The Viognier spent 15 days on the skins, was barrel fermented with wild yeast and bottled unfined and unfiltered.
To say this is different is an understatement.
The nose is rife with citrus rind, tangerine, dried herbs and a range of spices. It is a bit of a shock on the palate with evident tannins that mess with your head along with savoury spices, chai tea, peach pith, lemon curd and dried citrus peel. It’s like marmalade on steroids.
Roberts didn’t go whole hog into orange winemaking; this is not oxidized as some of the more extreme examples are, and he used sulphur to ensure some longevity and preservation. For the wine geek, this is a wine best tasted and discussed in a group. Opinions are bound to vary.
Here are some of my favourite wines from my tasting with Roberts.
Fielding Estate Pinot Gris 2011 ($19, winery, LCBO, 88 points) — This is one of three PGs in the family and is a blend of vineyard sites from around Niagara. All of Fielding’s Gris is made with about 10-12 g/l of residual sugar. This shows apple, melon and a pinch of spice on the nose. The palate reveals orchard fruits, good vibrancy and freshness through the finish.
Fielding Estate Bottled Pinot Gris 2012 ($22, September release, Vintages in October, 90 points) — The fruit is sourced from the winery’s Tufford Road property and from the newer (eight years and up) vines. 20% of the fruit is fermented in older oak barrels. There is a lovely spiced apple note on the nose, with more fruit concentration, pear, ginger and nutmeg. It’s juicy and textually pleasing in the mouth with pear, apple, peach fuzz and just a touch of citrus on the finish.
Fielding Estate Rock Pile Pinot Gris 2012 ($26, winery only, 92 points) — The Rock Pile Gris is at the top of the class for Robert’s aromatic white wine program. The fruit comes the Tufford Road property from older vines planted in 1987. The fruit is the late picked and sees up to 24 hours of skin contact and 80% of it is fermented in older oak barrels. The nose shows creamy pear, apple crisp, melon and an array of expressive spices that all jump from the glass. It has viscosity on the palate and broad-ripe fruit flavours that are joined by delicious spices.
Fielding Estate Bottled Riesling 2012 ($19, released in September at the winery and vintages, 90 points) — From the home Fielding Vineyard surrounding the winery, this has an expressive nose of ripe apple, citrus, white peach, lemon-lime and minerals. The fruit is succulent on the palate but balanced by a healthy dose of acidity that hides the 30 g/l of RS. You can lay this down to further develop the mineral core.
Fielding Estate Lot 17 Riesling 2012 ($26, 92 points) — You would never know that this wine is finished with 30 g/l of residual sugar because of the balancing acidity. The nose is expressive with fresh cut apple, lime, grapefruit and a subtext of minerality beginning to emerge. It’s very ripe and rich on the palate with a full-fruit attack mingling with stony minerality, a touch of petrol emerging, wild honey and racy acidity. Gorgeous. The estate fruit is from a single block of the oldest vines and hand picked.
Fielding Estate Chardonnay Unoaked 2012 ($15, winery, Vintages in October, 87 points) — A pretty simple yet delicious Chardonnay with apple, lime and grapefruit aromas. It’s ripe and fruity on the palate with a touch of flint and decent freshening acidity.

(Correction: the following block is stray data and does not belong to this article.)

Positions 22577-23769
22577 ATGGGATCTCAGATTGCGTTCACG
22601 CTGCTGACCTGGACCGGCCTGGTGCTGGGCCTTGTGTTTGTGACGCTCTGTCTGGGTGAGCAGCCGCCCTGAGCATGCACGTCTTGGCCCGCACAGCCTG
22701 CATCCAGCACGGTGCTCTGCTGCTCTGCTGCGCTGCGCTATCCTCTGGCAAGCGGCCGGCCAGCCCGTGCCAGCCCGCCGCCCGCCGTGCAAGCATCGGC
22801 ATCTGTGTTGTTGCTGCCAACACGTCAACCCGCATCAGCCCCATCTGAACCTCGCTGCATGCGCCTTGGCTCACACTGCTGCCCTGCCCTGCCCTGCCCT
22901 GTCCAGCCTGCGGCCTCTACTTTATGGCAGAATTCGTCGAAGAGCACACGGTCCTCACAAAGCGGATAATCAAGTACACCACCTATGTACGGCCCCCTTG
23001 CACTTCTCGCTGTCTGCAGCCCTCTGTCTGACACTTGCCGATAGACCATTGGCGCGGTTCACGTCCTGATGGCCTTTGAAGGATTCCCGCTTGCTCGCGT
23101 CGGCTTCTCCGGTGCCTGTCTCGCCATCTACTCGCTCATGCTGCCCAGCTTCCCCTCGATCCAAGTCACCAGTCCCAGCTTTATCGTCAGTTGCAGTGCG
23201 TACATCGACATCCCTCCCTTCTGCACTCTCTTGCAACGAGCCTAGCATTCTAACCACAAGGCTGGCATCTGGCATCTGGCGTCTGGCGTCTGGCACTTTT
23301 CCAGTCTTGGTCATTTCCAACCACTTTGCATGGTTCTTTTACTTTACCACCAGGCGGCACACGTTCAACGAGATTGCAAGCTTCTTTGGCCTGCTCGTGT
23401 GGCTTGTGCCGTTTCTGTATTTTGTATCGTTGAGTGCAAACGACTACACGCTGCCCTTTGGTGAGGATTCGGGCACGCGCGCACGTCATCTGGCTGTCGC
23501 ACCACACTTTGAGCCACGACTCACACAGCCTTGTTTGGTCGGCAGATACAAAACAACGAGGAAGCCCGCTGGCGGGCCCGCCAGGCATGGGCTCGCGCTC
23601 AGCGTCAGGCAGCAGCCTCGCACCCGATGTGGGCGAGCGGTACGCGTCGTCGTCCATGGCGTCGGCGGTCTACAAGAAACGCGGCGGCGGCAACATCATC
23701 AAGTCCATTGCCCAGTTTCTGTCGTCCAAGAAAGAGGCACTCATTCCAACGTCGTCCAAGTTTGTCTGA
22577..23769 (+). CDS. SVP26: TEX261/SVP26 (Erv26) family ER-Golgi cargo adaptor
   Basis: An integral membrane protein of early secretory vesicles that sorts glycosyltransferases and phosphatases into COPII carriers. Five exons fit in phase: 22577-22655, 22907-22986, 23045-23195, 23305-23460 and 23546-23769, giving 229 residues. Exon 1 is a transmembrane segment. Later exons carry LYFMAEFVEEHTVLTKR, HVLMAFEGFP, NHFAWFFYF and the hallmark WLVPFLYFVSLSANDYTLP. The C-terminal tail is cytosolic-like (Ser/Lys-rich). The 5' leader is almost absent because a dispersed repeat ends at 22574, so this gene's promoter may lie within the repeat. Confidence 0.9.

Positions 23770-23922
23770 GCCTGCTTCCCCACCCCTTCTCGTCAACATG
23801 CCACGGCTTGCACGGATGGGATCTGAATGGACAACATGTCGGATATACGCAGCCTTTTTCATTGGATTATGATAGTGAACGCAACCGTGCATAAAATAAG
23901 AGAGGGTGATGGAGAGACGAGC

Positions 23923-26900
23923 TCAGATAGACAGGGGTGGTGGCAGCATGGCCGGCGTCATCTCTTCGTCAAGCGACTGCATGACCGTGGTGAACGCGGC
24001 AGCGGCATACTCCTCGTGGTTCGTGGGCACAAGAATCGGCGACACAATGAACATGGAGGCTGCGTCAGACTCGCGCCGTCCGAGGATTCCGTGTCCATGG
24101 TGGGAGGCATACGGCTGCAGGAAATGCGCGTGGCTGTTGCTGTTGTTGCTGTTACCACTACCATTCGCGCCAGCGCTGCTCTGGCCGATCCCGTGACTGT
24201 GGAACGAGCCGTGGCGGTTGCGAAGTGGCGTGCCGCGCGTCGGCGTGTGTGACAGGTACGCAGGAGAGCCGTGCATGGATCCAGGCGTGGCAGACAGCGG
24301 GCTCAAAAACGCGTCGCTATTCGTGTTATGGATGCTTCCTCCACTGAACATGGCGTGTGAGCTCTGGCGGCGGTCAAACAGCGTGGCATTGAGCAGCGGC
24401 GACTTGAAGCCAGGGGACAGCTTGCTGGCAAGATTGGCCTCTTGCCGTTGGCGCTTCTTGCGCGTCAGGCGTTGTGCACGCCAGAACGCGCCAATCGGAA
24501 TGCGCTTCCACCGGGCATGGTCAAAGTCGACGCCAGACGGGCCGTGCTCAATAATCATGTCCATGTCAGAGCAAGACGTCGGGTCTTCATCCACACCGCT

Fielding Estate Bottled Chardonnay 2012 ($22, October release at the winery, Vintages in September, 89 points) — A fragrant nose of peach, tropical fruit, apple, vanilla spice and poached pear notes. It’s creamy, not buttery, on the palate with ripe fruits and lovely spices that finish completely dry.
Fielding Estate Gamay 2012 ($18, August release, winery only, 88 points) — Only the second Gamay from Fielding as it joins a growing list of Niagara wineries making this wonderful variety. Love the nose of blueberry, raspberry, smoke, spice and plums. It’s delicious on the palate with ripe fruits and mild spices that’s juicy and not too complicated. Great sipping wine.
And a few picks from the rather large Niagara wine release at Vintages this Saturday.
Tawse Estate Laundry Vineyard Cabernet Franc 2010 ($32, 92 points) — I have shouted from the rooftops already about Cabernet Franc from the 2010 vintage, and I will say it again here: This is a benchmark year for this superstar grape in Ontario. The Laundry Vineyard CF shows pure fruit aromas of black currants, blueberry, black cherries and underlying pepper, herbs and tobacco leaf. It’s beautifully balanced and supple on the palate with savoury dark berries, ripe tannins, peppercorns and spice. Can drink now or hold for five years.
Featherstone Cabernet Franc 2011 ($17, 88 points) — Winemaker David Johnson has a real love affair with this variety. He believes his 2010 version “was the best wine I’ve ever made.” It was a beauty and hard to live up to especially in an uneven vintage like 2011. This is made with 100% new American oak. It shows sweet cherry, dried herbs, raspberry and spice on the nose. It’s a pleasurable Cab Franc, perhaps lacking the depth of 2010, but still some nice red fruits, smoky notes, licorice, herbs and evident tannins.
Kacaba Rebecca Rose 2012 ($15, 88 points) — I love the bright salmon pink colour in this Cabernet Franc rose. The nose highlights raspberries, watermelon, cherries and a squeeze of citrus fruits. It’s bright and perky on the palate with lovely integrated red fruits delivered in a near-dry style. A great summer sipper.
Also being released Saturday:
• Calamus Pinot Gris 2012 ($17)
• Calamus Unoaked Chardonnay 2011 ($15)
• Fielding Estate Sauvignon Blanc 2012 ($19)
• Greenlane Old Vines Riesling 2011 ($23)
• Riverview Cellars Sauvignon Blanc 2012 ($17)
• Hinterbrook Deeply Red Cabernet Merlot 2011 ($16)
• Megalomaniac Bigmouth Merlot 2010 ($15)
• Peninsula Ridge Reserve Syrah 2010 ($25)